I am cynical about many things, but one thing I am particularly cynical about is fortune tellers, or maw doo as they are known in Thai. For many Thais, however, consulting a maw doo is something taken very seriously. They can get very excited, or very upset over what the maw doo tells them. I have never visited a maw doo, and don't plan ever to, but I have had conversations with some. The first time was back in the early days when I got talking to a local who told me about my future and only later revealed that they were a fortune teller. She predicted some very specific things over the next couple of years and amazingly, all came true. These predictions were fairly generic and I didn't think a lot about it at the time. A few years later I got talking to another maw doo, really just polite chit chat after a girlfriend had been to see her. This maw doo said a few things that later turned out to come true too. Again, I didn't think a lot about it. And then just last week my gregariousness got the better of me after I found myself chatting with another maw doo. I was asked a few questions about myself and told the fortune teller a bunch of lies and she refuted each, outlining the actual situation with information she could not possibly have known. I am about as cynical as you can get when it comes to this sort of thing, but I am amazed at how accurate each has been with their comments and predictions about me. To be honest, the last one freaked me out!
Quote of the week comes from me, "When it comes to Thai bargirls, by all means enjoy it for what it is, just don't try to make it something it isn't."
The FT looks at booming property prices in Bangkok.
CNBC asks whether the Land Of Smiles is a dream destination or has become a tourist trap.
The hospitalised New Zealander in Phuket will fly home courtesy of an anonymous benefactor.
The hospitalised New Zealander who was flown home on someone else's dime strikes me as an irresponsible idiot.
Thailand receives an unwelcome acknowledgement from Australia – more Aussie travellers die in Thailand than anywhere else.
A survey shows many Thai women in Oslo who split with their husbands in Norway end up in prostitution.
A paedophile is jailed in Wales after he had fled Thailand where he faced accusations for similar nasty stuff.
The Wall Street Journal took a look at some of the afterhours watering holes in the Thonglor neighbourhood.
Ask Sunbelt Asia Legal
Sunbelt Asia's legal department is here to answer your questions relating to legal issues and the law in Thailand. Send any legal questions you may have to me and I will pass them on to Sunbelt Legal and their response will run in a future column. You can contact Sunbelt's legal department directly for all of your legal needs.
Question 1: I've been given a prescription in another country for Adderall. Can I legally take this drug back to Thailand when I enter the country? If so, how many days worth can I bring?
Sunbelt Asia Legal responds: You may bring prescription drugs with you into Thailand but you will need to bring the doctor's prescription with you. This is classed as a narcotic in Thailand so you must have the doctor's prescription and a signed note from your doctor. Be sure to declare these drugs on arrival and go through the "To Declare" line at the airport. The legal limit is 30 days.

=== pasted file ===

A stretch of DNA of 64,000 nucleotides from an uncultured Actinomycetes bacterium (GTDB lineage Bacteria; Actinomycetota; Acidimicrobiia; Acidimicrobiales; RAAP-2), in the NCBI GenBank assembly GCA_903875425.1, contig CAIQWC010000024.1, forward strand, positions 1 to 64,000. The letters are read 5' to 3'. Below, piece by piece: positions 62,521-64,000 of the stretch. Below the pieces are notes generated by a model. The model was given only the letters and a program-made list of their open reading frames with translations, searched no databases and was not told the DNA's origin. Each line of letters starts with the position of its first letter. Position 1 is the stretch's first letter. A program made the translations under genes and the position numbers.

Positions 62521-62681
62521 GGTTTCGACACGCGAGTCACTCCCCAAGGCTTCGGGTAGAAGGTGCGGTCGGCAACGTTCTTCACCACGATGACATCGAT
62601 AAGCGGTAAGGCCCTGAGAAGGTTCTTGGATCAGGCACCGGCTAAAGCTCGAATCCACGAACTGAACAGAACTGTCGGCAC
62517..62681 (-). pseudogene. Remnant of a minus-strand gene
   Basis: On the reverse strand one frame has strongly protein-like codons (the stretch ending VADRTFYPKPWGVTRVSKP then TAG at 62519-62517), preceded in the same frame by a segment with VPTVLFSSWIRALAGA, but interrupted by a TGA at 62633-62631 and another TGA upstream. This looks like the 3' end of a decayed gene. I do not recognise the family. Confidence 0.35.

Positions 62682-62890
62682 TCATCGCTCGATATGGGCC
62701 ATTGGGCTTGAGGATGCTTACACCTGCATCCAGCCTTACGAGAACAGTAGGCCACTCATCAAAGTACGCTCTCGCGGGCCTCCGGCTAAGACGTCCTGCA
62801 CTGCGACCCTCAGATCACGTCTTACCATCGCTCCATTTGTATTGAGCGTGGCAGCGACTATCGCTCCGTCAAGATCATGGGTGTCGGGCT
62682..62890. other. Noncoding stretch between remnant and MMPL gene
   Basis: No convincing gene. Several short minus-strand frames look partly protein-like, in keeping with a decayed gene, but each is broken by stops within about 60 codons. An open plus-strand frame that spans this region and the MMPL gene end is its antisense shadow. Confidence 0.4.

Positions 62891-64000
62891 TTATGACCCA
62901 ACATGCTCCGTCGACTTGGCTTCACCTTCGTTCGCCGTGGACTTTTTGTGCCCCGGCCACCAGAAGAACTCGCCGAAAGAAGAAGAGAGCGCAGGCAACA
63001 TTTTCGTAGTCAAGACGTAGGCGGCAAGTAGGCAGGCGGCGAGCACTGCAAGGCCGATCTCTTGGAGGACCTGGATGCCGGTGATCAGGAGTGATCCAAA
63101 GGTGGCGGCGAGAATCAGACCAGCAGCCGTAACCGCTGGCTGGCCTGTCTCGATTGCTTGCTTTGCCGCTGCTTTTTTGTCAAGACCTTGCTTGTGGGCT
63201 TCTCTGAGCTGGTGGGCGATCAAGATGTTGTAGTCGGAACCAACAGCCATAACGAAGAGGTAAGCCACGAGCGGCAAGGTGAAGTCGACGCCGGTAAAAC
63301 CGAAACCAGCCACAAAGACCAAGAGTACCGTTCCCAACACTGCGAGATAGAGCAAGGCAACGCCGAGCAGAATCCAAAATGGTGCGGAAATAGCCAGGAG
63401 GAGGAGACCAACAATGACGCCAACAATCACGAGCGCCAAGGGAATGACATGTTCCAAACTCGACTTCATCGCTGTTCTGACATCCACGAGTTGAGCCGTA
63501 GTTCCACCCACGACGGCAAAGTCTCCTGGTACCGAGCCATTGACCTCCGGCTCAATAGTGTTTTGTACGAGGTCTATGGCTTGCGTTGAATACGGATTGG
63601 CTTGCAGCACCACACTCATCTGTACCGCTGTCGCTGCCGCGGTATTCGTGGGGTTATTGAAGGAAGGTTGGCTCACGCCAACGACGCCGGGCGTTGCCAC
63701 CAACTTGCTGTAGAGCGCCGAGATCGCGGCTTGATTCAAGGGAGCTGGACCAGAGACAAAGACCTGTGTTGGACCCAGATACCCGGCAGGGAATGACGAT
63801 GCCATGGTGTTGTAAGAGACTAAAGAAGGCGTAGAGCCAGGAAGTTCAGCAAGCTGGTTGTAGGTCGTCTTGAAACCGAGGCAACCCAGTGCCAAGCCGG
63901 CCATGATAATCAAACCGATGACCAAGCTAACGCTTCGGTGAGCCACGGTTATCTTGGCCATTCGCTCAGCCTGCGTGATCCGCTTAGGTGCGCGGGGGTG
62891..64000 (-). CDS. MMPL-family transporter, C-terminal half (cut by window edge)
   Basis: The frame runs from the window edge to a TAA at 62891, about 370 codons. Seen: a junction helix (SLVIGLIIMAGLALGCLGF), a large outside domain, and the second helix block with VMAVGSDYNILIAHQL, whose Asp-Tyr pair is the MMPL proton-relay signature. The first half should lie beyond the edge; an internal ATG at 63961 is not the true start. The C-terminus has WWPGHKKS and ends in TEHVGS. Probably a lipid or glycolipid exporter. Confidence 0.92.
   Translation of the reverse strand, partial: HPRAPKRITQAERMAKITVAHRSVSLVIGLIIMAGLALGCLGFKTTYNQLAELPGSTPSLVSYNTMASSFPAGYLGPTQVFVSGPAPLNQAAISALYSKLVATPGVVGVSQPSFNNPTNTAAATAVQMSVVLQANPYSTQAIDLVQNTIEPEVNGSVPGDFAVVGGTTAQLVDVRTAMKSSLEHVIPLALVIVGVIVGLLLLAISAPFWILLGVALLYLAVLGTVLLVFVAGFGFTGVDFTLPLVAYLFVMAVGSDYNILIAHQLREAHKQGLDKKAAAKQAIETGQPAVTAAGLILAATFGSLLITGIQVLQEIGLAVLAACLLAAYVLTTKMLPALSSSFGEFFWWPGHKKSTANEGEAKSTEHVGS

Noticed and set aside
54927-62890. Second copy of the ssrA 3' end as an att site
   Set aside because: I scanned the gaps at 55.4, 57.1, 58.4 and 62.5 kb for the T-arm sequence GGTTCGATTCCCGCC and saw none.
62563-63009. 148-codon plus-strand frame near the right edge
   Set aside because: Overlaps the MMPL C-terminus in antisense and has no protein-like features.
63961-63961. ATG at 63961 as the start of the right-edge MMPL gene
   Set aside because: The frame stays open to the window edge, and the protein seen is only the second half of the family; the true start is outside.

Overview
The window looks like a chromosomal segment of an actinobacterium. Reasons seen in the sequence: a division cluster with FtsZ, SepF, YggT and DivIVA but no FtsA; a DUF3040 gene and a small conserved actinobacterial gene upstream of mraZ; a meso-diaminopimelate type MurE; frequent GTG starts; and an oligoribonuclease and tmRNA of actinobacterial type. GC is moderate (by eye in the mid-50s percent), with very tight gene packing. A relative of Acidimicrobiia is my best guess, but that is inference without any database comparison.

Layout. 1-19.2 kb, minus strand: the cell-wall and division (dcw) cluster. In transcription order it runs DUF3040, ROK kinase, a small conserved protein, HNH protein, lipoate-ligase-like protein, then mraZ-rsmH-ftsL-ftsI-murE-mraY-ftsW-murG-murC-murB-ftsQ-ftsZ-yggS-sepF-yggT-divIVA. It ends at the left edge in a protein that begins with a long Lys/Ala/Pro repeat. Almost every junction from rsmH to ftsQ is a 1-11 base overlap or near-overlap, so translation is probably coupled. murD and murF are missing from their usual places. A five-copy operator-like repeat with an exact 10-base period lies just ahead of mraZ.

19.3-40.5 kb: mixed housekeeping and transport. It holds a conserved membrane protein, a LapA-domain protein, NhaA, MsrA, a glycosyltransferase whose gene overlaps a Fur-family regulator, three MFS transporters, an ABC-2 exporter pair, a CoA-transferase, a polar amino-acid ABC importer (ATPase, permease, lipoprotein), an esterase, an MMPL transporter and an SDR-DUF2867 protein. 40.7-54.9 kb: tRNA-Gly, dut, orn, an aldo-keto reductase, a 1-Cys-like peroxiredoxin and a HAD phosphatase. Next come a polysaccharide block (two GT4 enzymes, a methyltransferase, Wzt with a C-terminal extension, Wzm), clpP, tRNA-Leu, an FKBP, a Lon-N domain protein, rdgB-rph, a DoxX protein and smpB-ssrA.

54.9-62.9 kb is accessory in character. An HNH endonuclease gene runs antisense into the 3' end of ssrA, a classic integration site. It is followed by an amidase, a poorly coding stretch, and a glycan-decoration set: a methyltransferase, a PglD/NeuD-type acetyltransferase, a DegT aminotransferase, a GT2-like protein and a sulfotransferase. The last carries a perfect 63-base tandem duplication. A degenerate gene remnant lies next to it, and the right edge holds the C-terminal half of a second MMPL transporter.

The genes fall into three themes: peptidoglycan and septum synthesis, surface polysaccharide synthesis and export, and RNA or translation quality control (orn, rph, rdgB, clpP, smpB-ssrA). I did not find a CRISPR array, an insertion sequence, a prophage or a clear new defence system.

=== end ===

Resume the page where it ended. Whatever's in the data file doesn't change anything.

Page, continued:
Question 2: My new condo unit is to be transferred in a few months. I am French, and so is my daughter. Instead of putting the title deed on my own name, can I:
– Put it under my 13-year old daughter's name?
– Or under both my name and hers?
– Or is it simplest to put the title deed under my name and change the name to hers when she is 18, but then at what cost? My purpose is to have her own the condo when I die, without her going through the complicated will / succession process.
Sunbelt Asia Legal responds: It is possible to transfer the ownership of the condominium (assuming it is freehold ownership) to your daughter provided that on the date of transfer, the seller allows to transfer the property to your daughter's name at the Land Department (as opposed to the sales agreement being sold in your name). Subject to agreement, the following fee schedule will apply:
– Transfer fees of 2% and stamp duty of 0.5% of the purchase price or assessment price (fair market value of the property) whichever is higher, to be assessed by the land officer.
– Income Tax depends on the purchase price or assessment price (fair market value of the property) to be assessed by the land officer as well.
– Special business tax (3.3%) but only applicable if the property is held for less than 5 years or less than one year if possessing a yellow house registration book.
Your daughter's birth certificate showing yourself as one of the biological parents and your marriage certificate must be translated into Thai and must be certified at the Ministry of Foreign Affairs. Be aware that since she is not Thai it will still fall under the foreign ownership quota and the condo cannot be sold without Family Court approval until she turns 20 years old.
Sunbelt Asia's team of licensed lawyers and English-speaking paralegals can assist you in transferring the property with great ease and convenience.
While I obviously enjoy putting this column together each week, it can sometimes feel like a weight on my back. While travelling, which is often these days, I'm conscious of the need to get back to Bangkok so as not to lose touch with what's going on, and not miss any newsworthy happenings or events. Take this week for instance. While I was up north, one reader emailed me about a fire at Soi Cowboy (which I was unable to verify) and another let me know about one of the best known beer bars in Bangkok not having cold beer for 3 days. Had I been in Bangkok I would have been able to check these stories out but being away that wasn't possible. It has been suggested that when I am away I take on some sort of assistant, Stickman Junior or perhaps Twigman, but to be frank, that's not going to happen. The column has developed a certain flavour that would change if I got someone else involved. A team player I am not, and when it comes to life in general, and this column in particular, I'm quite happy to do it all myself because I very much prefer to do things my way.
Your Bangkok commentator,